1997-07-03 - Re: PGP security problems?

Header Data

From: “Philip R. Zimmerman” <prz@pgp.com>
To: cypherpunks@toad.com
Message Hash: 5696e879bf6555a6d2a1c3c001211a74410c1d30232e40f0b3553dd1093a2941
Message ID: <199707030557.XAA20987@wombat.sk.sympatico.ca>
Reply To: N/A
UTC Datetime: 1997-07-03 06:16:46 UTC
Raw Date: Thu, 3 Jul 1997 14:16:46 +0800

Raw message

From: "Philip R. Zimmerman" <prz@pgp.com>
Date: Thu, 3 Jul 1997 14:16:46 +0800
To: cypherpunks@toad.com
Subject: Re: PGP security problems?
Message-ID: <199707030557.XAA20987@wombat.sk.sympatico.ca>
MIME-Version: 1.0
Content-Type: text/plain

Hash: SHA1

 The recent spate of bogus keys uploaded to the PGP keyserver
(with subsequent posts forged using our employees names showing
up on mailing lists and newsgroups) is particularly troubling
given the fact that they appear to be coming from within the
ranks of the cypherpunks.
 While I still support the aims of the cypherpunks list, I must
confess to being somewhat disillusioned by these attacks by long
time members of the cypherpunks list. Even more troubling is the
fact that there is evidence of the attacks being designed to aide
one of PGP, Inc.'s competitors--Stronghold.

 I suppose I should have realized long ago that Gilmore <spit>
and Sameer <fart> were in collusion to turn the cypherpunks
against PGP in order to corner the encryption market for c2net's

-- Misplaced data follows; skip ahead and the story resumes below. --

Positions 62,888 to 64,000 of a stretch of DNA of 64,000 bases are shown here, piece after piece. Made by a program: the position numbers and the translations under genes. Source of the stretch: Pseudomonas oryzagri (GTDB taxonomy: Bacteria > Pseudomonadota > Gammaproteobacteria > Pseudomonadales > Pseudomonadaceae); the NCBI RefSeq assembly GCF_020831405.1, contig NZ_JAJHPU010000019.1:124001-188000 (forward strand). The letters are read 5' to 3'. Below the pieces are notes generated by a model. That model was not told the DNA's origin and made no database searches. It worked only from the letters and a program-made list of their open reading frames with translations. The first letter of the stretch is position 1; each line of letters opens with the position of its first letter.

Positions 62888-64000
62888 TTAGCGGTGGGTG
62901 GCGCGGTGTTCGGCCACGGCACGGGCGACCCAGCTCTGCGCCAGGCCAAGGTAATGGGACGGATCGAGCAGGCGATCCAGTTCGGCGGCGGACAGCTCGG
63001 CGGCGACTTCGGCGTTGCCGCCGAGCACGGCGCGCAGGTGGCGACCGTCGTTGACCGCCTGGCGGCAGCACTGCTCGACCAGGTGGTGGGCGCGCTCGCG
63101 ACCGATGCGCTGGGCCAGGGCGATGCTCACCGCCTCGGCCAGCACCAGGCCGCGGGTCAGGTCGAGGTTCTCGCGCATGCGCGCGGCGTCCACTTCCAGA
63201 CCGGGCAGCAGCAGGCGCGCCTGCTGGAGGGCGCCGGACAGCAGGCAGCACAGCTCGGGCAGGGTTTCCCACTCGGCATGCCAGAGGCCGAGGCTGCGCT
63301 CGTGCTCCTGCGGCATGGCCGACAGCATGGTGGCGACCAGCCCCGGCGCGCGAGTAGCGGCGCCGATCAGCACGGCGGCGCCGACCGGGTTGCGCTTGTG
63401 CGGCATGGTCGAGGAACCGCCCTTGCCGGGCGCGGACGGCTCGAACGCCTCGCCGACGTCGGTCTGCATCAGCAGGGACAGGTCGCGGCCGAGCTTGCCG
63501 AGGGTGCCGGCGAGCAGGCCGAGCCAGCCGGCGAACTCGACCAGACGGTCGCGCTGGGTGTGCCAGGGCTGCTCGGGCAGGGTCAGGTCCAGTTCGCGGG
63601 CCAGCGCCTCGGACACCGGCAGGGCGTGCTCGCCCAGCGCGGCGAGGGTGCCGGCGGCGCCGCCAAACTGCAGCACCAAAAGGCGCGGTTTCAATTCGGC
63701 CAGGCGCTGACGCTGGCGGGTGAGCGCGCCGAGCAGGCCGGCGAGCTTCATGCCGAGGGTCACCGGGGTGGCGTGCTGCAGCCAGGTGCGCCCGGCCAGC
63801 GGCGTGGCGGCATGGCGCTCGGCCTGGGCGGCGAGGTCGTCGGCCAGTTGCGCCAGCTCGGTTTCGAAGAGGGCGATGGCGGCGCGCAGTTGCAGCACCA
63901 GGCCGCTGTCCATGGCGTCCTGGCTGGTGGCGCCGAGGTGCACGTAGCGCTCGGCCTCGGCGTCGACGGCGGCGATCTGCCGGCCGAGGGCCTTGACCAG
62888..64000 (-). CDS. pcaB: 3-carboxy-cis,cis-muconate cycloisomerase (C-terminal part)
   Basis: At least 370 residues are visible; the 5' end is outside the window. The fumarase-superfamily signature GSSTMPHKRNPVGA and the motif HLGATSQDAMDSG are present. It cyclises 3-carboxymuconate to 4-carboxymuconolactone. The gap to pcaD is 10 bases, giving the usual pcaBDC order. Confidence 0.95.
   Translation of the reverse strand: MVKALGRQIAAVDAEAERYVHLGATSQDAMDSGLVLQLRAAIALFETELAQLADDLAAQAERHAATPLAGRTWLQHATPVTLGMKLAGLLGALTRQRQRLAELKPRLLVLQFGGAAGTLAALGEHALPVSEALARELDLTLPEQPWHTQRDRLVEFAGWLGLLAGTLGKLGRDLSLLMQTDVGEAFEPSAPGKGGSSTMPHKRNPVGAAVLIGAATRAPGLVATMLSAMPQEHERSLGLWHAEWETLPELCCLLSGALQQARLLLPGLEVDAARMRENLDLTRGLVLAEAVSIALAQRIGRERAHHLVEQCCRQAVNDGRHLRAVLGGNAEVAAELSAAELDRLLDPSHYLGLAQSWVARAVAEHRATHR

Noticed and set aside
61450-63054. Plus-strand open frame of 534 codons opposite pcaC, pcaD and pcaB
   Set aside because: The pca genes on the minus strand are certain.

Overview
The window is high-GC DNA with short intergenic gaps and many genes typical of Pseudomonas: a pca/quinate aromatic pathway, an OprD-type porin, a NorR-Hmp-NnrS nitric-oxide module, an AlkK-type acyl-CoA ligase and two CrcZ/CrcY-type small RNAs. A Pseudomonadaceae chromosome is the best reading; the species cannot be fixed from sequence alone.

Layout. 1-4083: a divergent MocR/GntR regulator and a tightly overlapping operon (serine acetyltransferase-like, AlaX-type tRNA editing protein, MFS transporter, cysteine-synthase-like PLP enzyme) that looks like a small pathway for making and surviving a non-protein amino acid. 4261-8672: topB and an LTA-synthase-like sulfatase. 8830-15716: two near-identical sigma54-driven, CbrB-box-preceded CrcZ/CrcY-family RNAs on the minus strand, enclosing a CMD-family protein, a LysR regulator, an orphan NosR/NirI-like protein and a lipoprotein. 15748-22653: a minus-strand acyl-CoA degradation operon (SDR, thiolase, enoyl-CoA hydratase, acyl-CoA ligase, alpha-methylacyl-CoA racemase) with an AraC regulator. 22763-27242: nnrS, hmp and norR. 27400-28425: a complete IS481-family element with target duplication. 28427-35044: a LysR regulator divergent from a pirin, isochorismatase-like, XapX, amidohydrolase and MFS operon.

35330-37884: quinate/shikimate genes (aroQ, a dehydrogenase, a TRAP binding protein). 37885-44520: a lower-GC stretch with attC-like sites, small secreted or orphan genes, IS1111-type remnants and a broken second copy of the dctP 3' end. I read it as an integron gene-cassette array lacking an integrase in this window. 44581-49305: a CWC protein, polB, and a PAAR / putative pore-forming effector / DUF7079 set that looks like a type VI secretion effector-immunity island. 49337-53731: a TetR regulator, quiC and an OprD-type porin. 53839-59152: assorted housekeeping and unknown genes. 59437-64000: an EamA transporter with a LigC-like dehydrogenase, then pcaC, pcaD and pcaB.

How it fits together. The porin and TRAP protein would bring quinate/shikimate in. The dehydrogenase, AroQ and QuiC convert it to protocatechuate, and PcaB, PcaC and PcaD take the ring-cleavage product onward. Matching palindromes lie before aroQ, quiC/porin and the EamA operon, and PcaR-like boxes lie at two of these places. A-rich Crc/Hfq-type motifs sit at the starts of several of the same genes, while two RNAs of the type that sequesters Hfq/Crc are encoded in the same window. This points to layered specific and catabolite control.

back-door, GAK'ed product. Although PGP's successful effort
to get the Huge Cajones anonymous remailer shut down has helped
to minimize the damage to our reputation, we may have to take
action against other remailers, as well.
 I wish I had listened to the warnings of the late Dale Thorn,
Toto, and Dimitri Vulis before it had come to this.
 In conclusion, I would ask everyone to be wary when receiving
messages purporting to be from PGP, Inc. or from any of our
 It is inevitable that some gullible fools will be taken in by
the forgeries, but simple precautions such as checking the
key signatures against the keys on our keyserver and perusing
the message headers to determine the source of the email should
aide in spotting forgeries. (You should be particularly wary
of any messages originating from Canadian ISP's, as that seems
to be the natural habitat of Mongers of every sort.)

Philip R. Zimmerman <prz@pgp.com>

Version: PGP for Personal Privacy 5.0
Charset: noconv